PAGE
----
History tells us that everything changes.  So it is inevitable that the present paradigm will give way to something new.  The only question is when and how.  To understand this, we must begin by describing the larger environment in which we find ourselves – providing a context for understanding the other forces that are in play.  As it happens, the context is unprecedented and extraordinary.

We are living in within the highest rate of change in the history of humanity.  Never before has our species (or any species, for that matter) experienced the converging exponential forces that are presently catapulting us toward the horizon. No matter which dimension you choose – technology, social values, agriculture, science, energy, climate, government, et.al. – we are confronted with situations that would largely have been considered implausible as late as five years ago.

Enabled by the global neural system we call the Internet, the increasing interaction within support systems (and our values and perspectives) are rather amazing. Changes in one area ricochet across many others, generating cascading shifts that follow each other with shorter and shorter intervals.   The metabolism of the whole human experience is amplified by the feeding of trends and events on each other, producing larger and larger impacts.

It’s within this context of rapidly accelerating breakthroughs (and the erosion of the legacy systems) that a number of trends have established themselves that will have direct impact on the future of GA.  These weak signals or early indicators are harbingers of what are sure to become larger, converging forces that will usher in a new era in aviation.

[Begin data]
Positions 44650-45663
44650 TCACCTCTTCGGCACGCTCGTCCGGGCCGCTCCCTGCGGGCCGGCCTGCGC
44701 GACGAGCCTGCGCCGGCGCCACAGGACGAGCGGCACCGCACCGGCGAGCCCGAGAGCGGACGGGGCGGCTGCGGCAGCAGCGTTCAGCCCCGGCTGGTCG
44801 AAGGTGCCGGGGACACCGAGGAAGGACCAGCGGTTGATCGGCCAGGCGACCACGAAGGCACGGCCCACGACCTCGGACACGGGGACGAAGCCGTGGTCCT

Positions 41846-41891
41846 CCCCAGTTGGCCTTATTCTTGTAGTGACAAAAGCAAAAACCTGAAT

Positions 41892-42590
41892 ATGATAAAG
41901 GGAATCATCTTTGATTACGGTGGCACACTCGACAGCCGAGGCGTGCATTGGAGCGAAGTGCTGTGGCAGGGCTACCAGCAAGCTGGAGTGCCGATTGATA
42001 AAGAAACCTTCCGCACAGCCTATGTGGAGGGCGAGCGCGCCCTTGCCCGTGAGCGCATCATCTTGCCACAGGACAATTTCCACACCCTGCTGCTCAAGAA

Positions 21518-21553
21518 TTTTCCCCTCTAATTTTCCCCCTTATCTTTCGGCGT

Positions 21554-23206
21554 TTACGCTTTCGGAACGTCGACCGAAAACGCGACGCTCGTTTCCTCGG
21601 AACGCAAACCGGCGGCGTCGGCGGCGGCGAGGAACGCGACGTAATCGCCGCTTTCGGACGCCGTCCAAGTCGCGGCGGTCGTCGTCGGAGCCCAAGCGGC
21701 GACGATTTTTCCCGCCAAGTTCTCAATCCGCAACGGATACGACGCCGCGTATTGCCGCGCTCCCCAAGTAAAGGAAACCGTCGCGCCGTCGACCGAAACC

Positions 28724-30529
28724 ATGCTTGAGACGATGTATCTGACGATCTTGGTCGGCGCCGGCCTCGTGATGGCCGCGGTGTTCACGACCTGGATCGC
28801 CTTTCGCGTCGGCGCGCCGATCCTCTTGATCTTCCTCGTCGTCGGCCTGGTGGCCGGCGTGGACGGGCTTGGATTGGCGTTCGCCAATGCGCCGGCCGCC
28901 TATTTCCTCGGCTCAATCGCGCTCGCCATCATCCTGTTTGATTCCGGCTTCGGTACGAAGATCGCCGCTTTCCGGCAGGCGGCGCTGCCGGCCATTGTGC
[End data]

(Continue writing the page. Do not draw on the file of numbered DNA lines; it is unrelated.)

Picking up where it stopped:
Technology

The combination of ubiquitous connectivity, increasing bandwidth, advanced sensors and decreasing cost is assuring that Autonomous Systems (aka drones and unmanned aerial vehicles) will become an increasing larger segment of the global aircraft fleet. The Navy has flown its first drone from an aircraft carrier, the Air Force is having a hard time hiring the number of drone pilots that it needs, and the Marine Corps is already using a drone cargo helicopter in Afghanistan.  Large drone cargo aircraft are already being designed and UAVs are very rapidly proliferating throughout the law enforcement, news gathering and research communities.  The FAA has certified the first commercial drone and forecasts that 10,000 of them will be in the air over the US by 2020.

Cargo Drone envisioned by Dorsal Aircraft Corp.

Cargo Drone envisioned by Dorsal Aircraft Corp.

Artificial Intelligence is on the horizon. Strong AI agents will act like humans – they will research, collect information (from sensors and other sources), interact with other agents and humans and make decisions.  Think of them as a pilot that knows what the weather is, is constantly aware of the state of the airframe, powerplants, communicates with ATC, filed the flight plan, and flies the aircraft. Advanced Voice Recognition will allow the AI to interact directly with humans. Augmented Reality already has the capability to superimpose information from databases located anywhere on the planet onto the synthetic image generated by the AI controller/pilot.  Advanced Materials are also being developed that will have thousands or millions of miniscule computers embedded within them that will signal the state of any aircraft component (temperature, pressure, etc.) on a real time basis to the AI pilot.   It’s not certain when this capability will become commercially available but I’d guess we’ll begin to see applications within a decade. In any case, they are certainly coming.